By Zoe Bradbury
It seems the world has gone crazy for coronavirus – and not in a good way. From toilet paper shortages, to people abusing others for coughing on trains, to the cancellation of public events, coronavirus (or COVID-19) is vastly changing the way we interact with others – and it seems there’s no end in sight.
Health guidelines are suggesting that we maintain a six feet distance away from anyone who displays flu-like symptoms, and many workplaces are now banning handshakes. The French government has even banned kissing on the cheek, which has been a French custom called bise for years.
And with an increasing number of people self-isolating, even despite not having the illness, how do we meet new people? How do we show affection, how do we maintain intimacy? And if you’re in a relationship, is the coronavirus just a great excuse to remain indoors, cuddled up and make those window fog?
Love, dating and sex is of course possible while this pandemic sweeps the world. It just takes a little extra precaution.
Coronavirus is not a sexually transmitted disease, says Anna Muldoon, a current PhD candidate studying infectious diseases, with more than 10 year’s experience in science policy for the US Department of Health and Human Services.
However, “all sex is close contact. You’re breathing on each other, you’re hopefully touching each other a lot,” she told Vox.
As such, “kissing is probably the most efficient way to spread the virus”.
We all know the feelings of a cold coming on – the back of the throat starts to hurt, the nose starts to run, the head may start to feel a little foggy.
In previous times, this may have not been a decisive factor in cancelling a date, especially if it’s one that’s been in the works for a while, or if you just can’t seem to get that guy out of your head.
But now, with the coronavirus rife, should you cancel the date anyway?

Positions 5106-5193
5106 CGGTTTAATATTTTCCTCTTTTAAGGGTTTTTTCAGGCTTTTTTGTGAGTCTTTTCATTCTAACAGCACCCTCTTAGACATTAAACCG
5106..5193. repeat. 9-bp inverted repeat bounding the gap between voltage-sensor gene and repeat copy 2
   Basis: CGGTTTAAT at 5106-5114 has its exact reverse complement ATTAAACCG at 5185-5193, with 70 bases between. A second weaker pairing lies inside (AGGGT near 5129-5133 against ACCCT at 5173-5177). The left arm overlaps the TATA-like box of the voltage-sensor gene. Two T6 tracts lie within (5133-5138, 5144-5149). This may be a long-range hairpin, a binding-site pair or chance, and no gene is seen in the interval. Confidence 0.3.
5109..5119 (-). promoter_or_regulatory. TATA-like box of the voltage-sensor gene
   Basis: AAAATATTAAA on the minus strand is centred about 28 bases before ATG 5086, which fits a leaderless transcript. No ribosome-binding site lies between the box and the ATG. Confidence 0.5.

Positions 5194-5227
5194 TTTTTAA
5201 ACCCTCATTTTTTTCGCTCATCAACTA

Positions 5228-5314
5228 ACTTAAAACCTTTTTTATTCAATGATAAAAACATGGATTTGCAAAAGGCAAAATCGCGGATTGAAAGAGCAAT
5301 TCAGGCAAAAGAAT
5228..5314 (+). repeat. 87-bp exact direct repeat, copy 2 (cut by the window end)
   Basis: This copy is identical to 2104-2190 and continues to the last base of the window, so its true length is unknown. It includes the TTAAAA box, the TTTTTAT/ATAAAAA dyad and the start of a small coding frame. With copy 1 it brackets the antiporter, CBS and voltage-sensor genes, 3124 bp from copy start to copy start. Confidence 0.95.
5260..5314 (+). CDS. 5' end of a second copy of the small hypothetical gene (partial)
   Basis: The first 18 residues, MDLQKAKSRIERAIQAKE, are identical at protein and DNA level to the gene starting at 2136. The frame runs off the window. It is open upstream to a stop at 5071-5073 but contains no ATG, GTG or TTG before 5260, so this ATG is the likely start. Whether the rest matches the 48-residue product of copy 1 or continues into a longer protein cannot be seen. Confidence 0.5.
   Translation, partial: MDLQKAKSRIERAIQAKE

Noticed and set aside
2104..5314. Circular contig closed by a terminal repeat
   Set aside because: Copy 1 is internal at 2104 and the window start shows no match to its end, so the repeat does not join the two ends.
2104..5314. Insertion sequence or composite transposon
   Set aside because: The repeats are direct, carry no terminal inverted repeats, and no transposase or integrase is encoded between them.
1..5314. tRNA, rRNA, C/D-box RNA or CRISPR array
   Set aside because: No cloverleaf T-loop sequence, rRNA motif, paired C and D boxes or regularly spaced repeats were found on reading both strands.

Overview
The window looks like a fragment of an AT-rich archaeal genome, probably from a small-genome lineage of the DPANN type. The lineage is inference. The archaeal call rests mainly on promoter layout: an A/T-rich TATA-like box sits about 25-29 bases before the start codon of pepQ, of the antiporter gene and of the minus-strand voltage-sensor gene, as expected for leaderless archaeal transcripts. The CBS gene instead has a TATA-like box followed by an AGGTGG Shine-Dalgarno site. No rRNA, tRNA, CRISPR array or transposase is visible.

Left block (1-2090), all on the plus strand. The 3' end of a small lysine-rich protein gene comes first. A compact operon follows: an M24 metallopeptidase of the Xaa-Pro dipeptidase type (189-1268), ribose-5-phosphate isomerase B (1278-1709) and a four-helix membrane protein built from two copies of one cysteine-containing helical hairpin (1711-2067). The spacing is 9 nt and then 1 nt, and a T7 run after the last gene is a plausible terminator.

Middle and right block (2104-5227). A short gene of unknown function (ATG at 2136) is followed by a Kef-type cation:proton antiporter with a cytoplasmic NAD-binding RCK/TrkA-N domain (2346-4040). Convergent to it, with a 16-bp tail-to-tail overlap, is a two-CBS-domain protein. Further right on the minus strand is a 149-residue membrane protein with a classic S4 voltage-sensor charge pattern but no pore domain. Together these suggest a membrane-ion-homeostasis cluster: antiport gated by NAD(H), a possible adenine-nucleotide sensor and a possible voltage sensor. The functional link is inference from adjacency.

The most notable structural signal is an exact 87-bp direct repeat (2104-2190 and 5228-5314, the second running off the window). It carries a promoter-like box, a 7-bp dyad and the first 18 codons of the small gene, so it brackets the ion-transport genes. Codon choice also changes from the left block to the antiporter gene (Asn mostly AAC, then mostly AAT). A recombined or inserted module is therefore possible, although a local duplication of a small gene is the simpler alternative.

Experts are encouraging people to use common sense, not avoiding dating people altogether.
“If you have viral symptoms such as fever, cough, cold and runny nose, then you should definitely avoid dating and kissing others,” anaesthesiology resident Dr. Taylor Graber from the University of California San Diego told mashable.
In saying that though, “I do not believe we need to shut down dating amid the coronavirus. In young, healthy adults, there is a very low risk of contracting serious consequences of the illness,” he said.
So, if you feel sick, cancel the date and reschedule to a further time.
If your neighbourhood isn’t known as a coronavirus hotspot (e.g. Wuhan or Northern Italy), and there are no confirmed cases, then it’s unlikely you need to ditch your local pub, says Muldoon.
It might be time to reconsider concerts, though.
“There’s a big difference between small community a whole bunch of people coming from all over the place to concentrate themselves in a small space,” she says.
Many cities are banning large public events, and even Coachella has been rescheduled from its April weekend to a later date in October.
In a time where people are concerned to be in social gatherings, staying indoors and logging onto a dating app may soon be even more popular than ever before.
“Historically, dating app usage spikes whenever people do have to stay home,” Hannah Orenstein, a senior dating editor at Elite Daily and former matchmaker, told Buzzfeed News.
As such, Tinder has even created pop ups of health and safety guidelines and information from the World Health Organisation (WHO), displayed as people swipe through potential matches.
It’s also opening up the conversation and encouraging people to communicate more efficiently before they first meet up.
Chief dating expert from Match, Rachel DeAlto, told the Washington Post it’s actually a great opportunity to be more perceptive and go on ‘pre-dates’ online.
First meeting on FaceTime and Skype can gauge whether people are worth meeting in person in the first place.
Isn’t there just something romantic about sharing a glass of wine over FaceTime, miles away from each other?
If you feel unwell, cancel the date and reschedule for a time you’re feeling better. But cancelling plans simply out of fear of contracting the disease is a bit of a stretch, especially if there are no confirmed cases in your area.
“People should take a quiet chill pill, sit down and get on with their lives,” Australian Public Health Association Chief Executive Terry Slevin, told the ABC.
“My advice is beware of other communicable diseases like sexually transmitted diseases. That would seem to a far more serious consideration.”
Dating business as usual, it seems.
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